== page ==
Outside the building today, by Smoker’s Cove: four construction guys sitting on the ground, eating pizza. They were there yesterday as well, but were eating something different. I might never see them again, but two days in a row made them seem notable; no one sits on the ground and eats by the building. Food trucks line the street, but no one sits on the ground.

Homeless guy walks up. He says:

“Give me some of that.”

One of the construction guys looks up at him, and starts to tear off a piece of his pizza. He has two pieces.

“More than that,” says the homeless guy.

Another worker hands over one entire piece.

Homeless guy walks away without saying another word. Sits on the sidewalk. Sticks his legs out and everyone walks around his big grey Crocs.

A few blocks later I’m walking down the street and there’s this guy with all his swagger unfurled - loping around, practically moving side to side like a metronome, scowling, radiating self-possession and coiled menage. Takes out his phone; it slips from his fingers - and suddenly he’s all fast hands and frantic fingers and crack! it hits the ground. As I pass I see the screen has shattered. He swears in a voice about two octaves higher than you might expect.

If he’d really been as cool as he wanted us to think he would have just let it drop, and shrugged. Huh.

I love working downtown. Every time you leave the office there's all this random human stuff.


Last night I was looking at some tweets, and thought "in order to be abreast of the issues of these modern times, I should follow this fellow so I see what's said before it's retweeted."

Uh -

Apparently he follows everyone, but that still caught by surprise.



Here’s something that came to the office the other day. I am horrible at thanking and shouting-out and posting the stuff that I get; it usually goes in the queue, and I put it off, and it doesn’t get done. You have no idea. I am 65 pages into a site based on a box of magazines someone sent me last year; it’s due to appear on the site in 2018. I just finished the 2018 Motel updates, and now I'm working on the above-the-fold Ephemeral Flotsam for February 2018. (A syndicated four-panel eight-work cartoon feature, if you're wondering.)

Anyway. Bill sent me this.

Naturally? I don't know why it should go without saying, unless people expected that a stolen shot glass would be from the Brass Rail, because that's the type of clientele they had.

I don’t know where Bill is, but he’s not around these parts. He recognized the street as a Minneapolis avenue, though, and thought I should have it.

The Brass Rail. Then: strip joint. Now: “Buzzy gay nightspot offering potent cocktails, DJ's & dancing, plus a VIP room in modern digs.” In 1970:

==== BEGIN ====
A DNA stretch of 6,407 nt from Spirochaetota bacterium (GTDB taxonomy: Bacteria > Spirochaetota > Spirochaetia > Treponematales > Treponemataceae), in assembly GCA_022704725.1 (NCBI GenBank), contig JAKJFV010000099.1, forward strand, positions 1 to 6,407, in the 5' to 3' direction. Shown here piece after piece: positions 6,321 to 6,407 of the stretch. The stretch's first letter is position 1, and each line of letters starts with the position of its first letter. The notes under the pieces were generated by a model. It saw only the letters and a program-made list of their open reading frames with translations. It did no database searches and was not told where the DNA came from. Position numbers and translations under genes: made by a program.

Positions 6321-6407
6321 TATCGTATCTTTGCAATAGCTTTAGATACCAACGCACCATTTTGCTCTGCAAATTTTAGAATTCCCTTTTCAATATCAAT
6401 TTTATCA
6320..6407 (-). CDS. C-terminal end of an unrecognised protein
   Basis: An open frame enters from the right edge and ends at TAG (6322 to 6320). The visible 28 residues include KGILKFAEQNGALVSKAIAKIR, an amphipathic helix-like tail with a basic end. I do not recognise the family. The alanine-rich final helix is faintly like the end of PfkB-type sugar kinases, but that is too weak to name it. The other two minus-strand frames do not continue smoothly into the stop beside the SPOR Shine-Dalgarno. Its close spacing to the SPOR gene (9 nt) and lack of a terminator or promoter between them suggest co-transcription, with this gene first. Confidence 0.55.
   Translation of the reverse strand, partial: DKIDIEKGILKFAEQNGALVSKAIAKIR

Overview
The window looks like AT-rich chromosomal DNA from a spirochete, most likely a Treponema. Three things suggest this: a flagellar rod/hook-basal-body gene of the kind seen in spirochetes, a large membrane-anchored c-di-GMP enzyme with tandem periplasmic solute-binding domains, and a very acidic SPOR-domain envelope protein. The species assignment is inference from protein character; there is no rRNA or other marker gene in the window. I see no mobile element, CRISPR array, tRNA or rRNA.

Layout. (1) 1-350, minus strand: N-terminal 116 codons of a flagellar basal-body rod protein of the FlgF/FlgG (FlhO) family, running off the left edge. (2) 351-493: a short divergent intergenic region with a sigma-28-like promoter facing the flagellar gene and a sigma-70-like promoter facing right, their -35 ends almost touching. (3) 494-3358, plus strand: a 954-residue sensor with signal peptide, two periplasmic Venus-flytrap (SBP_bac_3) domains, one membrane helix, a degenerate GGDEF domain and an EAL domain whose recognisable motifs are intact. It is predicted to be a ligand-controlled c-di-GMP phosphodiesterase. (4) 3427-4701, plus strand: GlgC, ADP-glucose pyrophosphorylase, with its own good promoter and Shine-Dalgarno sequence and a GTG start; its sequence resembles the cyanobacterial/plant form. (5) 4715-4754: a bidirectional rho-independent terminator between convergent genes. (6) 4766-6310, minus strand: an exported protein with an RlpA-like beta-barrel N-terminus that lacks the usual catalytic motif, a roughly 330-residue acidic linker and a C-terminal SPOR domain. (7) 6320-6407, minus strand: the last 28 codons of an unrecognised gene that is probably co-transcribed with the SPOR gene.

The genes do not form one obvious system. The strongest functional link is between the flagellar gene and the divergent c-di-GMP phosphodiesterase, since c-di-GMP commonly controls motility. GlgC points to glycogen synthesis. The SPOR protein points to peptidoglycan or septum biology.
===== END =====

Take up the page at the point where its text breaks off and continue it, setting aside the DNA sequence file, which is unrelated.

Forty-seven years later:


I was sitting outside with the Giant Swede on a hot Saturday, basting in the gazebo-less backyard, having small cigars and sparkling water. (Target brand; it’s quite delicious.) I showed him the shot glass and he laughed.

When he was in junior high, he said, they’d walk across the bridge from Northeast and go down Hennepin and throw open the door of the Brass Rail, and for a second - a glorious, forbidden second - they would catch sight of some stripper working the pole. The bartender would see the light flood in as the door opened, spot the kids, and shout - and they'd run all the way back across the river.

But they’d seen it! They had! An actual naked lady!

On the other side of the glass:

I give you your weekend phrase. Plump full of whiskey.




Remember when it was a pit and a few girders?



There's already some glass in the lower floors.

Meanwhile, over at our old friend the KA Block the penultimate tower is going up. Boring now, I know.


I had no idea this was going on; I thought it was a parking ramp when I drove past the main airport terminal the last time.


Another hotel. I believe the ratio of hotel rooms to travelers is now 5,000 to one. So build a few more!




As noted, I'm going through the entire Gildersleeve series this year. A million custom cues, giving you the feel for 40s vernacular.



It turns into some quasi-Spanish drama music to indicate Gildy's passion. I guess.



"We're having supper at the Gershwin's tonight."




Another cue which everyone would have recognized right away. The second theme, not as many. Note the way the music blends with the FX; nice radio work.





The old catch phrase makes a reappearance.




AD: 1950s. The voices are familiar to anyone who's heard 50s radio, or comedy . . . or cartoons.



Another in the mood-music series we started last week:


Gone with the Wind, it says. What kind of dreams that produces are up to you.



That'll do - thanks for stopping by this week! One of my very favorite additions to the Permanent Collection below - as usual, a look at commercial art through the eyes of future sociologists and art historians struggling to understand the past through the devotional art of advertising.



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